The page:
Fourth, the Killeen district has services with intellectual disabilities. Students that have intellectual disabilities are placed under a special education program. The Killeen Independent school district Special Olympics provide competitive training to children with mental disabilities and other closely related developmental disabilities like autism. The mission is to improve their physical fitness, joy, and demonstration of social skills (Gibson Consulting Group, 2013). The training sessions are tailored made to develop decision making and leadership skills of the students with the mental disorders.
Fifth, the district also provides services to students with orthopedic impairments and non-categorical early childhood disabilities. To that effect, it has an infant program for students below three years who have been identified with various disabilities (Gibson Consulting Group, 2013).
On another note, Killeen school district does not provide services to severe mental and intellectual disorders. The severe cases are dealt with in mental health facilities where psychiatrists can correctly diagnose a problem. There are several mental health facilities in Texas where these children can be treated. For example, the Austin state hospital and Waco Center for Youth provide inpatient child/adolescent psychiatric services for those with severe emotional or behavioral disorders (Heward, 2013). The school district does not have these mental health facilities because they are very expensive to set up and that the school lacks resources to employ psychiatrists on a full-time basis. Additionally, the school is only limited to providing special education services to mental health children which do not extend to severe cases which require attention in a mental health facility.
Placements for each disability
Placement is the act of placing someone in a particular place for a particular purpose. According to the federal law in Texas, the Admission, Review, and Dismissal (ARD) committee identifies a student’s needs and then makes the appropriate placement where those special needs can satisfactorily meet. There exists a broad range of special education placements. All placements should take into consideration the least restrictive environment.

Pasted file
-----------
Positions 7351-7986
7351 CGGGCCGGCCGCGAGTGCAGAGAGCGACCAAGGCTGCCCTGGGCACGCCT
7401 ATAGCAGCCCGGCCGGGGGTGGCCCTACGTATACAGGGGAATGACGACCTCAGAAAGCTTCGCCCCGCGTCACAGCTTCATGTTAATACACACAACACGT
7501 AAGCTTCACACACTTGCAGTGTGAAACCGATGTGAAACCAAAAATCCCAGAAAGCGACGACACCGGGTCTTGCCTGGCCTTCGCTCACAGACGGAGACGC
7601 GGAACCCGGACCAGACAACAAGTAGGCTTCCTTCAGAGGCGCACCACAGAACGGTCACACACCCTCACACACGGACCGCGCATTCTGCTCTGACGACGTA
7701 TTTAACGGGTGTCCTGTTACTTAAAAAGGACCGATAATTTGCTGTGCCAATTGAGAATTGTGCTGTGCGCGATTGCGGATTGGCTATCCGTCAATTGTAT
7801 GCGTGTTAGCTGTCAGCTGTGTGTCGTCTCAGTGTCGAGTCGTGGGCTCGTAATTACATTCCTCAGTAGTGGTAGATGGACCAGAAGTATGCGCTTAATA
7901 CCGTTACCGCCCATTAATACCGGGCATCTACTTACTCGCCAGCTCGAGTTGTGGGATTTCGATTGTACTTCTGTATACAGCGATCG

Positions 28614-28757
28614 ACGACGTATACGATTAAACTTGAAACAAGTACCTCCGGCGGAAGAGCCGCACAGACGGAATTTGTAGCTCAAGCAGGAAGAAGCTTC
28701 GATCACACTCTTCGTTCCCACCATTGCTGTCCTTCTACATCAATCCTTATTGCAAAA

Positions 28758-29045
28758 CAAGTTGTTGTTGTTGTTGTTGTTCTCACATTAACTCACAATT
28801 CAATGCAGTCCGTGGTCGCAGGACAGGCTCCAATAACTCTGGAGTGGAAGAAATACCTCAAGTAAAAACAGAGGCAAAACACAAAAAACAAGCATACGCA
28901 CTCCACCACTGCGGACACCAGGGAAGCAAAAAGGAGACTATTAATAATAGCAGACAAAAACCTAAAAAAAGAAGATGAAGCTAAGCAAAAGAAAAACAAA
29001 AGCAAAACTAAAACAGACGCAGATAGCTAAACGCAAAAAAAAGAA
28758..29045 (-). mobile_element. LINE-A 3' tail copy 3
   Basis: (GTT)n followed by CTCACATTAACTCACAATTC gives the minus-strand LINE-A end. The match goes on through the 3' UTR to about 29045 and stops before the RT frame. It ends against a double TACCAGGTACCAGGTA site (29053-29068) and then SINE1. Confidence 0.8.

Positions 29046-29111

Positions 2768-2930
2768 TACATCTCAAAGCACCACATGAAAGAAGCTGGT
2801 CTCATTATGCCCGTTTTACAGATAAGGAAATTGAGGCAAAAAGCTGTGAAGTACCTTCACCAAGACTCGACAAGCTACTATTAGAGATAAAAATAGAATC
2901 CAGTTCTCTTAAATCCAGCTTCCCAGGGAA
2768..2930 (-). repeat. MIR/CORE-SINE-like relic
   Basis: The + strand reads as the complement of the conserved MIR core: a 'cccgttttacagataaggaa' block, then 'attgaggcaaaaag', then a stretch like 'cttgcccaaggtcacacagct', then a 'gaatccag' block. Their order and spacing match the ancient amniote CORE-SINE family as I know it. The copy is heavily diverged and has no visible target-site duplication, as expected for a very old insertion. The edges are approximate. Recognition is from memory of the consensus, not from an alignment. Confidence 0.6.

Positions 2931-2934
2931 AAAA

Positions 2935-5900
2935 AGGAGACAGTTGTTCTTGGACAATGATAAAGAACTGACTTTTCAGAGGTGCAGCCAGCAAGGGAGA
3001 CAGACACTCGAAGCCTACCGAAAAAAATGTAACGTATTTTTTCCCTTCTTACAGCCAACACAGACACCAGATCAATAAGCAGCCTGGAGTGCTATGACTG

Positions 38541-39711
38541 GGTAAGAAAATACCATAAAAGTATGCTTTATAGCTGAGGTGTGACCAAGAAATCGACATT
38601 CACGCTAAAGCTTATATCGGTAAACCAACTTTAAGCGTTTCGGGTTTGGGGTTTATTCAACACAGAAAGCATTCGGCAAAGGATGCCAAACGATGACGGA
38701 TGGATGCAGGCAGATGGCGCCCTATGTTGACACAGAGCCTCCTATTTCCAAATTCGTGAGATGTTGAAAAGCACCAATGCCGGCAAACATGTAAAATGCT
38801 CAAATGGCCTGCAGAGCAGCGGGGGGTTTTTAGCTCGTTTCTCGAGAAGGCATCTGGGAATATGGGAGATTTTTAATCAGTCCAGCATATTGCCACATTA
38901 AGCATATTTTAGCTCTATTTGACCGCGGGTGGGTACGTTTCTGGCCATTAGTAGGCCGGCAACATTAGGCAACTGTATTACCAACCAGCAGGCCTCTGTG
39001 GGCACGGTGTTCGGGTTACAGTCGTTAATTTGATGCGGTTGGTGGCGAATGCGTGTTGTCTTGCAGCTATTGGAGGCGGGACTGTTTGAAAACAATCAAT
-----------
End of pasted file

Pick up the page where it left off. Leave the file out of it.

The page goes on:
The first placement option should be the general education classroom or regular classes. Killeen school district has a continuum of instructional placements besides the regular classes (Killeen Independent School District, 2016). It has unique classes such as the resource class and the Positive Behavior Support (PBS) And Therapeutic Learning Classroom. The resource class is designed to cater for students who are lagging behind in several grade levels hence the need for content modification through intensive academic assistance (Killeen Independent School District, 2016). The Positive Behavior Support (PBS) And Therapeutic Learning Classroom is a unique placement for students from grade k to grade 12 who have with specific behavioral and emotional needs that cannot be comfortably handled in the general education setting (Gibson Consulting Group, 2013). Besides, the district has special schools, for instance, the Regional Day School for The Deaf (RDSPD) which a separate school with its certified deaf teachers. It provides special services to students with hearing impairments. The district also has supplementary services such as assistive technology and physical therapy which are used in the course of regular classes.